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Manitoba aims to recycle asphalt shingles

October 13, 2020

Ninety tonnes of asphalt roofing shingles torn off about four dozen houses in around Winnipeg will be used in a new Manitoba recycling pilot program. The program will recycle aimed at using the asphalt from roofing shingles in road paving.
The concept is not new—using recycled asphalt shingles for road construction peaked in 2014 according to U.S.-based Asphalt Shingle Recycling Systems. That year, a study from the U.S. Federal Highway Administration reported premature cracking in relatively new asphalt pavements. The agency found the common factor among the cracked roads was a relatively high use of recycled asphalt shingles.
A parallel drop in concrete prices also led to a decline in the use of recycled asphalt shingles for highway construction.
Winnipeg and surrounding areas produce more than 30,000 tonnes of tear-off shingles every year that end up in landfills and take approximately 300 years to break down, explained Manitoba Infrastructure Minister Ron Schuler.
“Our government is making great efforts to invest in eco-friendly infrastructure in support of transforming waste in Manitoba,” said Schuler. “Being able to divert reusable waste from our landfills, such as shingles, allows our province to reduce its environmental footprint.”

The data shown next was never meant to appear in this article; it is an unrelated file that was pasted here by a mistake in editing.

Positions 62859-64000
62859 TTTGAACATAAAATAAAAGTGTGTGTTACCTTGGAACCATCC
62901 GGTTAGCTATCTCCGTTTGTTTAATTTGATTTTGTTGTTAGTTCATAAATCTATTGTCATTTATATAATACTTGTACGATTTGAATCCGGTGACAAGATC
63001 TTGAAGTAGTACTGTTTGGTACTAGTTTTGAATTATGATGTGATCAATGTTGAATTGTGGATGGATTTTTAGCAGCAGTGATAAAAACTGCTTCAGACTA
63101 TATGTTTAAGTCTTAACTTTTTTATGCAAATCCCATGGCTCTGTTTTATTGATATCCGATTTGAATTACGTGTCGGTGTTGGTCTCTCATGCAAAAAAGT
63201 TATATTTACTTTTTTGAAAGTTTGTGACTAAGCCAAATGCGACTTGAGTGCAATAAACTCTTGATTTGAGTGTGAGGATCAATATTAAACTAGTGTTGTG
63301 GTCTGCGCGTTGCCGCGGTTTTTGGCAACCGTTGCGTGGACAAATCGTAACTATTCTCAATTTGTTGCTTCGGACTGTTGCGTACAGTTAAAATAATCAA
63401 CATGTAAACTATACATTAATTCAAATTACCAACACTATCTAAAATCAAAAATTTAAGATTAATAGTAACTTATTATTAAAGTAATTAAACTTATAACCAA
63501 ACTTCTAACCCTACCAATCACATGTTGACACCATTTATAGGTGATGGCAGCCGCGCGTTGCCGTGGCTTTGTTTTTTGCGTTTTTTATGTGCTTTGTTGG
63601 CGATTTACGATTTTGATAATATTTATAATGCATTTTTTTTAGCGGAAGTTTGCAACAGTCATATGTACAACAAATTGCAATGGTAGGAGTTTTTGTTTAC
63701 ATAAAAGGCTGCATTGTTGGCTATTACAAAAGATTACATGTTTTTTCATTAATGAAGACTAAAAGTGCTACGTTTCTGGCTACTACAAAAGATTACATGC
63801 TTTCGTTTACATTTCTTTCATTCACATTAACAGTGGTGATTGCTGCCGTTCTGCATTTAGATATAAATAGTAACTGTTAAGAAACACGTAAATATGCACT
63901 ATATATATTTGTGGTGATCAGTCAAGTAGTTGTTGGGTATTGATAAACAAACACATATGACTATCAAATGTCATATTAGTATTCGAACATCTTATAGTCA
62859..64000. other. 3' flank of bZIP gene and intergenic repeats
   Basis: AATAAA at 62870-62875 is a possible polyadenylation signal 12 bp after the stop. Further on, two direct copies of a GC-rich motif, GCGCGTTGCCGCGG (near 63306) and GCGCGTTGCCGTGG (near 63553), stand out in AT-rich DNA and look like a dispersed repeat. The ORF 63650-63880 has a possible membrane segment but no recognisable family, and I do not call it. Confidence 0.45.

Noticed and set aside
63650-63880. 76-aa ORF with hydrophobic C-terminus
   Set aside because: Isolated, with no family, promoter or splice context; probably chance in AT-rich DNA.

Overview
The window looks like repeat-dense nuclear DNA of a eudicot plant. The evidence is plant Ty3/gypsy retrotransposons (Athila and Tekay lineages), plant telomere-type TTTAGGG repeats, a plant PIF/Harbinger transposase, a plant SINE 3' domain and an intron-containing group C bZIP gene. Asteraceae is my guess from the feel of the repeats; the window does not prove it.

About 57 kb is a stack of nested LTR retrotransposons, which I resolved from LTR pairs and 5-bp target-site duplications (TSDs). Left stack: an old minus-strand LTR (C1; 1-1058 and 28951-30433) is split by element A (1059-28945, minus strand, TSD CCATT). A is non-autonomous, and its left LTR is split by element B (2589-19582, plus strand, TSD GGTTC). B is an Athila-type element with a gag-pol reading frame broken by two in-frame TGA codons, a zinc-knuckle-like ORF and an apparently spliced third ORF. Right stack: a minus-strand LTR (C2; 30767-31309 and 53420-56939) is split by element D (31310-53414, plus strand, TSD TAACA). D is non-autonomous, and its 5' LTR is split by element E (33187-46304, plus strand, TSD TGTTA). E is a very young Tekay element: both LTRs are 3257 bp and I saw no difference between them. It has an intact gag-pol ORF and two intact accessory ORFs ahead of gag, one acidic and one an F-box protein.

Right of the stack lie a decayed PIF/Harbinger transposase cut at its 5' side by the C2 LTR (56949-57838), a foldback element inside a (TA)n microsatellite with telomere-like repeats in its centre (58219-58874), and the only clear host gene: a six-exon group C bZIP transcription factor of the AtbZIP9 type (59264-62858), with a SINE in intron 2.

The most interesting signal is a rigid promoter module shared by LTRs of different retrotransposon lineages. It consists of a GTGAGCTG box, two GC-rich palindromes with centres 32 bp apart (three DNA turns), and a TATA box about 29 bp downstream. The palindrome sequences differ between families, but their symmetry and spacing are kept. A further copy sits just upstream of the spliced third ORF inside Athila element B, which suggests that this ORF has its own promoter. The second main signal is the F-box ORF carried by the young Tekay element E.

The pilot program, launched October 1, will focus on paving a new road near Winnipeg’s Brady Landfill by mixing asphalt with concrete and binding agents.
Manitoba Infrastructure, in conjunction with the University of Manitoba, will conduct ongoing testing of pavement conditions over the next five years to monitor performance. 
“We will continue to monitor [the pilot paving project] for differences in long-term performance such as cracking and rutting,” said Schuler. “As we all know, nature offers us a variety of weather conditions and we can monitor if the paving materials stand up to Manitoba’s harsh climate.” 
Testing and monitoring will allow data to be collected and analyzed for future planning of construction projects using environmentally friendly recycled materials, he explained.

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